Women in Media Report: 2023: Pay gaps, job dissatisfaction, lack of industry support.

Women in Media Report: 2023: Pay gaps, job dissatisfaction, lack of industry support.

Most women in Australian media remain concerned about gender equality and lack of support from industry, citing rising prejudice and discrimination as reasons for job dissatisfaction.

The Women in Media Industry Insight Report 2023 released today shows that the majority of women (54%) continue to be insecure or explicitly dissatisfied with their career progress.

Facing an industry pay gap higher than the national average*, nearly a third of women are considering leaving their jobs, with nearly half of those mid-career planning to stay on for no more than 12 months. Among older women, many are considering changing rather than maintaining their current role.

Three times more women in 2023 than in 2022 cited limited access to training/development and mental health/stress as barriers to career advancement. Dealing with bias/discrimination was five times as commonly cited as a factor in career stagnation year-over-year.

Strategy Consultant Petra Buchanan said: “We cannot ignore the continued barriers faced by women in the media industry, as revealed by the Women in Media Industry Insight Report 2023. The findings highlight deep concerns about gender equality and a lack of support from part of the industry that continues to hinder the professional advancement of women.

“The statistics speak for themselves: with a entrenched gender pay gap above the national average and an increase in bias and discrimination, nearly a third of women are considering leaving their jobs in the media. It’s a critical time for employers and the media industry to step up; the removal of women from the media is a loss that society cannot afford”.

The main findings of the Report highlight:

● 85% (▲1%) of respondents call for the introduction of gender pay controls to address the entrenched above-average pay gap in the media industry.
● 63% (▲22%) request mentorship programs to provide access to leaders and hands-on learning.
● 36% believe that being engaged or challenged in a positive way is critical to their career advancement.
● 36% (▼4%) report micro-learning to develop digital skills.
● 54% (▼4%) continue to be insecure or explicitly dissatisfied with the progress of their career.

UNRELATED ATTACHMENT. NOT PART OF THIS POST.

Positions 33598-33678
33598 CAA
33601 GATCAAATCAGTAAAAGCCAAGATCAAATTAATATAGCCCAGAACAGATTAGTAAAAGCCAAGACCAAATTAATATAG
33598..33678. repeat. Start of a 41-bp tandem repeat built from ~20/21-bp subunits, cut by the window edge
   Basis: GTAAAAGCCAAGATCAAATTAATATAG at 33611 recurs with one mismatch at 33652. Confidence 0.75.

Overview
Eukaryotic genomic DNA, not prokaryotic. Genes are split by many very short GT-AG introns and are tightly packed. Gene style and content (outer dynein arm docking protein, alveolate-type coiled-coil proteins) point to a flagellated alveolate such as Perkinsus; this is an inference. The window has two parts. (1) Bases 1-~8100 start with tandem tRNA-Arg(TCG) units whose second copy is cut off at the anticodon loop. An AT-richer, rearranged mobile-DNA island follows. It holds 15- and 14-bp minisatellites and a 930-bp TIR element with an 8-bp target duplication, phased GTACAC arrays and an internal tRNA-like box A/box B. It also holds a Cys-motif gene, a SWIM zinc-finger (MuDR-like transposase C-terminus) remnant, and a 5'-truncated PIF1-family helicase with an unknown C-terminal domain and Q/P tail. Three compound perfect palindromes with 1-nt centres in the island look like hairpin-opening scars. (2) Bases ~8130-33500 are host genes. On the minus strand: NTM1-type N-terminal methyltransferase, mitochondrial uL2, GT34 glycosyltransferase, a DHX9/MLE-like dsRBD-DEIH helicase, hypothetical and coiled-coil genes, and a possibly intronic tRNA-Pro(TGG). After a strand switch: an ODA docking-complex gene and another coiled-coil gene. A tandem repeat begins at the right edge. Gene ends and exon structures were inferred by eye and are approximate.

● More than one in two women rate the media industry’s commitment to gender equality as ‘weak/very weak’.

Interim Co-President Victoria Laurie said: “Women want to work in environments where they are actively contributing, are recognized for their achievements and able to progress in their careers. This report shows a continuing dissatisfaction, especially in the middle stages of women’s careers, which needs to be addressed.

“The data clearly indicate where an effort can be made to better support women.”

A national conference on women in the media will take place in Sydney on 8 and 9 September.

Women in Media urges media employers to address the factors hindering the career paths of women in the industry. In response to the survey results, WiM identifies four key steps that would help women feel more fulfilled in their media careers.

1. Industry engagement to actively address gender equality: Employers should provide more transparency around pay and actively engage with women on issues and opportunities within their workforce.
2. Pathways to promotion: Clarifying career goals has become a more important factor in the initial rather than later stages.
3. Support from executives/direct managers: The survey identified a 22% increase in demand for access to leaders and hands-on learning such as “mentorship” programs, particularly from women in executive positions.
4. Access to Upskilling: Women are looking for opportunities to upgrade digital skills and knowledge of podcasting and social media. One in six women surveyed are interested in developing advertising knowledge, three times as many women as in 2022.

Women in Media is calling on employers to provide more transparency and engagement with the women in their ranks, to retain them and advance their careers. We look forward to continuing the discussion on how we can all better support women in Australian media.

*Data from the Australian Bureau of Statistics shows that women earn an average of $255.30 less per week than men, a gap of 13.8%. However, in the information, media and communications sector, women face a higher than average weekly wage gap of 16%.

The 2023 report gathered responses from 263 members of the organization from across Australia. It is a statistically robust sample of national data and measures the opinions of women working in media in Australia. The proportion of respondents living in each state did not differ significantly from the population proportions reported in the latest 2021 Australian Bureau of Statistics census data. Survey data is based on a sample of voluntary responses with a margin of error by 5.72%.